One Hundred Years of Dirt by Rick Morton- Our Review
Our Review…I liked this book for its heart and courage, and for what it reveals about our culture, this country and ourselves. The chapter ‘In Search of Senselessness’ alone is so generous in its honesty and so valuable for its clarity, it shouldn’t be missed.
Morton was born on a vast Queensland cattle station into a legacy of family violence and alcoholism. His older brother, Toby, was his only companion during his early years. Two very different children, close, like the shark and the suckerfish, he says.
After a horrific accident, his mother takes him, his brother and newborn sister, away from the cattle station to live in a small country town. His mother’s love and her struggle to keep her children safe became his only shield.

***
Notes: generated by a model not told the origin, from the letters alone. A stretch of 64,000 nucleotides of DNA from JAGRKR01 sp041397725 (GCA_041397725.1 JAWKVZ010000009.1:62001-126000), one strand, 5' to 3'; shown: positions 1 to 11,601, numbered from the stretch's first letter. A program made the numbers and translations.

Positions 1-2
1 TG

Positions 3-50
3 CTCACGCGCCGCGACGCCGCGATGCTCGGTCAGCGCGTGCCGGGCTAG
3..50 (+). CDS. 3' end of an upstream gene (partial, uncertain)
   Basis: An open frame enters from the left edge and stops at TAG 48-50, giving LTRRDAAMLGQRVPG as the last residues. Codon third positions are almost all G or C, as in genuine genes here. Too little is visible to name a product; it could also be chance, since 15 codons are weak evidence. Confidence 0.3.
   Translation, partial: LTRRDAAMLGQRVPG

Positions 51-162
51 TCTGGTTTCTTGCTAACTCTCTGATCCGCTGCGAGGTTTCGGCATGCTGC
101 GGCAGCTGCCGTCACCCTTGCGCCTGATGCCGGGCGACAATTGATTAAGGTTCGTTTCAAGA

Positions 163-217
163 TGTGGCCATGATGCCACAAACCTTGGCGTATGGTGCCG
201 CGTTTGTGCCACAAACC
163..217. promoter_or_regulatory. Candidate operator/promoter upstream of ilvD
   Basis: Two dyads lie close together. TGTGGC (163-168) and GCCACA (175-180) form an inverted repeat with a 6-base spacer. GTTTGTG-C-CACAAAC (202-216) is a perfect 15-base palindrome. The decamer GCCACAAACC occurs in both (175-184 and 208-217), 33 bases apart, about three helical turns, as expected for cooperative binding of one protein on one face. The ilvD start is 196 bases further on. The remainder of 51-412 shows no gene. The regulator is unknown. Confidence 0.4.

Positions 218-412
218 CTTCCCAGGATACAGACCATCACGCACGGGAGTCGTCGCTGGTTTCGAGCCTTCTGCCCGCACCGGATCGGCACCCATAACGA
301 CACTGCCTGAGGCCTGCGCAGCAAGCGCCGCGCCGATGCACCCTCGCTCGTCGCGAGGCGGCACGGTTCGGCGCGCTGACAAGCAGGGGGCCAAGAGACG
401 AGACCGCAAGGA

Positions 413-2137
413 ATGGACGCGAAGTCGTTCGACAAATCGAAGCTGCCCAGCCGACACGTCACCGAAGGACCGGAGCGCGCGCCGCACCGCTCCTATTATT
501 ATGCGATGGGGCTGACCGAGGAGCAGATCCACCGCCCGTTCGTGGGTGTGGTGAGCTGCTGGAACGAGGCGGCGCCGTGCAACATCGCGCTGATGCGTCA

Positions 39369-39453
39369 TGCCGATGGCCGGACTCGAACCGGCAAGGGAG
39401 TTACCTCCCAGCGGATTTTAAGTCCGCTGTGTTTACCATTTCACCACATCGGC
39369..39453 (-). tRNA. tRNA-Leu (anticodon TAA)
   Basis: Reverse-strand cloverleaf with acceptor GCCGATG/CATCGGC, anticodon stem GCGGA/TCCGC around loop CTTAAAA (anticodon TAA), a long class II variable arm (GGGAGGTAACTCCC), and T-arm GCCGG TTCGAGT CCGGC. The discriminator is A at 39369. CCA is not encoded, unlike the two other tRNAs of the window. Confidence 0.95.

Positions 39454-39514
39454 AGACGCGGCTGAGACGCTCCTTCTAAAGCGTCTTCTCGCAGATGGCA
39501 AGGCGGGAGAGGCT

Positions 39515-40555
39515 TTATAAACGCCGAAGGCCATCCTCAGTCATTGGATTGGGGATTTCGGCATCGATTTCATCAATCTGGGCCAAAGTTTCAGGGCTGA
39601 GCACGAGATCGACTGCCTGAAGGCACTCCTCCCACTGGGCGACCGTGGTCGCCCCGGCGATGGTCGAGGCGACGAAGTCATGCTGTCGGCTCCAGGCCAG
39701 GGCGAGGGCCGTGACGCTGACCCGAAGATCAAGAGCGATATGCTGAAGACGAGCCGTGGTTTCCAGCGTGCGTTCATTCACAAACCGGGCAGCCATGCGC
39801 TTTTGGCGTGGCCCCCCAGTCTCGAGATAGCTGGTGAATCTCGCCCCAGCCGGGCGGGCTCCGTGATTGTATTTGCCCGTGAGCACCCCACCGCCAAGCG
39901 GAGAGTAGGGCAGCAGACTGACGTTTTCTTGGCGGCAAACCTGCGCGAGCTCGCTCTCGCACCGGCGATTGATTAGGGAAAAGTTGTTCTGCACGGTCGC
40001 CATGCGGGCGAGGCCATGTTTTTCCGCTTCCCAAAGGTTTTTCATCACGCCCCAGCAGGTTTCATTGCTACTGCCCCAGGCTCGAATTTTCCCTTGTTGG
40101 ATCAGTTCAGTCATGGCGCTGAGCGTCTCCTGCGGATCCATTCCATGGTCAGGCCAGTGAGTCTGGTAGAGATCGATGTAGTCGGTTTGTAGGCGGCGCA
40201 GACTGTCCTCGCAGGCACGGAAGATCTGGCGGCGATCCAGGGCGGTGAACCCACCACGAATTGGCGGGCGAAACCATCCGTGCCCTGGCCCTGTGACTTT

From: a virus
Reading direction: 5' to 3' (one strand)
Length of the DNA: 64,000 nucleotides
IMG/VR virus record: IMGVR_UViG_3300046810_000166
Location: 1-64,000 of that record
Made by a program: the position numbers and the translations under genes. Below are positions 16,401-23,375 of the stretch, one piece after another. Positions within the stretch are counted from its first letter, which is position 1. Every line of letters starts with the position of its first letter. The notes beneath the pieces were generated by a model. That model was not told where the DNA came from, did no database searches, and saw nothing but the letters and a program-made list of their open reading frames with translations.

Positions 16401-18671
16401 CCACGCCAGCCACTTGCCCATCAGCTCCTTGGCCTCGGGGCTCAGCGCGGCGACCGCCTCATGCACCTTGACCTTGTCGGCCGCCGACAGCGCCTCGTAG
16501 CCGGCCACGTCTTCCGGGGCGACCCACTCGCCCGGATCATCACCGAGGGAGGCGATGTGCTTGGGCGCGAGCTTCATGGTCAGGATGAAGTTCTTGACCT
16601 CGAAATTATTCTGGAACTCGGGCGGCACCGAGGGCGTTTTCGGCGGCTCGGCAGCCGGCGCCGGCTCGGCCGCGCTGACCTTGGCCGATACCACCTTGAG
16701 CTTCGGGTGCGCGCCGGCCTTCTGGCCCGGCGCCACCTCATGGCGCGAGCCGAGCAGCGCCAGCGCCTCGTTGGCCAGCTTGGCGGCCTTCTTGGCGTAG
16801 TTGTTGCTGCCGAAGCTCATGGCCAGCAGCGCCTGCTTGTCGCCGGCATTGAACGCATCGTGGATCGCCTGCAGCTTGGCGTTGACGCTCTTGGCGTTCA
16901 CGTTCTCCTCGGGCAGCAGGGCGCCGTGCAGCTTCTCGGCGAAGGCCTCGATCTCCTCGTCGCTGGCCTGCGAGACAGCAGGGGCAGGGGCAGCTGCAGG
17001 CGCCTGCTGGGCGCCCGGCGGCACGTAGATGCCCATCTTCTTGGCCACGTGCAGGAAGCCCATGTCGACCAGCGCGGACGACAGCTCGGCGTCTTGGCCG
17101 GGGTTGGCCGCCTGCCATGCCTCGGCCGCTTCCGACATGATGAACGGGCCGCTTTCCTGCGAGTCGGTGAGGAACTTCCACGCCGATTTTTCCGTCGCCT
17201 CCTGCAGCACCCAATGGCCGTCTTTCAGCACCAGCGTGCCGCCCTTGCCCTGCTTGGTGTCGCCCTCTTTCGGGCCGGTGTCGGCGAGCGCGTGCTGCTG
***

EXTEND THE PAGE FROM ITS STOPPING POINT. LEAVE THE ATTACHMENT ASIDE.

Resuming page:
Morton tells us, “A single question would consume my adult life: How do you save a mind?” He writes with the empathy, compassion and sense of humour that may well have helped to keep him alive.
He enriches the intensely personal story with anecdotes from physics, neuroscience, mythology and history. Sometimes I found the connection to these asides a little tenuous. Almost as if he wanted to distract himself, wanted to look anywhere, perhaps, except at what he was about to write. Bravo, Mr. Morton.
Review by Andrea @ Great Escape Books